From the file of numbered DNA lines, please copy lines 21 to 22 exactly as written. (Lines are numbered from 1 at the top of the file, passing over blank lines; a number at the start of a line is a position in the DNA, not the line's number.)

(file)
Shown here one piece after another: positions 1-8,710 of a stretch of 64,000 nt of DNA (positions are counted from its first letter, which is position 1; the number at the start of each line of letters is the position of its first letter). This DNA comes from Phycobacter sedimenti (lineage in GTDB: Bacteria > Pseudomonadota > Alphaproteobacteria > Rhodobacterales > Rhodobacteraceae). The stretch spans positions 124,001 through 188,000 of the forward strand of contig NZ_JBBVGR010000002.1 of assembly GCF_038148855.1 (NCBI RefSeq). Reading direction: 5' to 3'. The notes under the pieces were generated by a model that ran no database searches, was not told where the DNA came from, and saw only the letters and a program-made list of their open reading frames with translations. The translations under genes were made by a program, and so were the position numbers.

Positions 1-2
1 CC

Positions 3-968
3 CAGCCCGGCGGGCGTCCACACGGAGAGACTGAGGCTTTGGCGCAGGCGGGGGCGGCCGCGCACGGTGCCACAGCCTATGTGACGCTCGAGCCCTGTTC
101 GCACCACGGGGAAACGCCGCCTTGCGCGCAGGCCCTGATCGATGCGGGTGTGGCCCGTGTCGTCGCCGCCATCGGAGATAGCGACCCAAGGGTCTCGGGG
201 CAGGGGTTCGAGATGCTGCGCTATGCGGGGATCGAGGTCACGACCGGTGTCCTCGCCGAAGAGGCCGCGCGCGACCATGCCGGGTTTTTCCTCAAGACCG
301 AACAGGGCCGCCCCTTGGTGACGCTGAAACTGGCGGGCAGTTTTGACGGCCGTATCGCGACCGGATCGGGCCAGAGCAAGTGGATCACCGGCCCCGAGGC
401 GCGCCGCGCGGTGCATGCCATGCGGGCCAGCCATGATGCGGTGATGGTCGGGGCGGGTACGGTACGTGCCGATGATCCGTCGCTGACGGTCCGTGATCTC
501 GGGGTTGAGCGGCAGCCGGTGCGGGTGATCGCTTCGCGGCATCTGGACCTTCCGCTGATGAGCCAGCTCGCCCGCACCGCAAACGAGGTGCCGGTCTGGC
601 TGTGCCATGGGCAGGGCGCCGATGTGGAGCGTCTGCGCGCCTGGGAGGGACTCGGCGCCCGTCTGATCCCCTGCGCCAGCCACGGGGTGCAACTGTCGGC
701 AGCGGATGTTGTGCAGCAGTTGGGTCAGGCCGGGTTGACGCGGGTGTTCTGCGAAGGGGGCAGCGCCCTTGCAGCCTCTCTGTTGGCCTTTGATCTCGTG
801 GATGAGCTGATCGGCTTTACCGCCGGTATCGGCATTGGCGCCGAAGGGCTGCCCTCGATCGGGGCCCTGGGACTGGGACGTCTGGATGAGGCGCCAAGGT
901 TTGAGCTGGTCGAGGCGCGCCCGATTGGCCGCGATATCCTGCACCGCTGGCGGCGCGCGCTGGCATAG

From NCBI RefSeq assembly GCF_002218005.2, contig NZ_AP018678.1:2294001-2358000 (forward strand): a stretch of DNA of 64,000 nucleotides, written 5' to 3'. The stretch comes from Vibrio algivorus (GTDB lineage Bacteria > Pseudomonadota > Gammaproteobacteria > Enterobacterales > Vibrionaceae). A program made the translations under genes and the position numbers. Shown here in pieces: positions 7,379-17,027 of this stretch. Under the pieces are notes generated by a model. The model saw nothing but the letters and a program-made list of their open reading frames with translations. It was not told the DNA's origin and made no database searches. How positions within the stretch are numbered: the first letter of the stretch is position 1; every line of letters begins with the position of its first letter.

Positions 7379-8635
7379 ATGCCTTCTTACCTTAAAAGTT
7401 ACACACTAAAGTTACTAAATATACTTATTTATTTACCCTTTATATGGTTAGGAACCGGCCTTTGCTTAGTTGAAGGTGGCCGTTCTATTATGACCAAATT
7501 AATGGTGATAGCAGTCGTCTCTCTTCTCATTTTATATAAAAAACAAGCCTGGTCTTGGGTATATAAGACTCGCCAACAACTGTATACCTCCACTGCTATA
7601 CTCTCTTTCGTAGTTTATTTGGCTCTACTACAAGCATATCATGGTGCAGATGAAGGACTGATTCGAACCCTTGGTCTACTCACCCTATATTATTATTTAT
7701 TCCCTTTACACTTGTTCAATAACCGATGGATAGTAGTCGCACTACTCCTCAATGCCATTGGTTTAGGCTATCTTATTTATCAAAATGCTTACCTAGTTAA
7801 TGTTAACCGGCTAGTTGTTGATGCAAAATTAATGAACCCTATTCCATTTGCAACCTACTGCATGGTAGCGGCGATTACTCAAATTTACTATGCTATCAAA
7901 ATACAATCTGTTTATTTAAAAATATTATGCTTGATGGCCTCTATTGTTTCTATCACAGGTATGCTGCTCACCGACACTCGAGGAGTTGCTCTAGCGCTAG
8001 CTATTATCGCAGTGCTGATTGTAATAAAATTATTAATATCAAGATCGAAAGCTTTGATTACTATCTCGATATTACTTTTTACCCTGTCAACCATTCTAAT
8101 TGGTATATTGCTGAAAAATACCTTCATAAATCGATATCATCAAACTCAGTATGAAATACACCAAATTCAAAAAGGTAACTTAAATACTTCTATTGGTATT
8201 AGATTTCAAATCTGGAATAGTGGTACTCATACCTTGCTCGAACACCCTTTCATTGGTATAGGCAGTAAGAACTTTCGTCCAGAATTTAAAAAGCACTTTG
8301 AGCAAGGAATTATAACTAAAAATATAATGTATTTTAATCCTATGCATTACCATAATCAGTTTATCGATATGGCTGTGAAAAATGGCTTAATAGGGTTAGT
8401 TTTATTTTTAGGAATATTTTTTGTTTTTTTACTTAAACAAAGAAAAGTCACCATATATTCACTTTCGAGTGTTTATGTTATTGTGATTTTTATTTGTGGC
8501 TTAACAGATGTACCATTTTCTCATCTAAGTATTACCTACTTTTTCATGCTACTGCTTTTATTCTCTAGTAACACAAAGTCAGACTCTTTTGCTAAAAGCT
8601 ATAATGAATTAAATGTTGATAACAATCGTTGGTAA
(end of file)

7701 TCCCTTTACACTTGTTCAATAACCGATGGATAGTAGTCGCACTACTCCTCAATGCCATTGGTTTAGGCTATCTTATTTATCAAAATGCTTACCTAGTTAA
7801 TGTTAACCGGCTAGTTGTTGATGCAAAATTAATGAACCCTATTCCATTTGCAACCTACTGCATGGTAGCGGCGATTACTCAAATTTACTATGCTATCAAA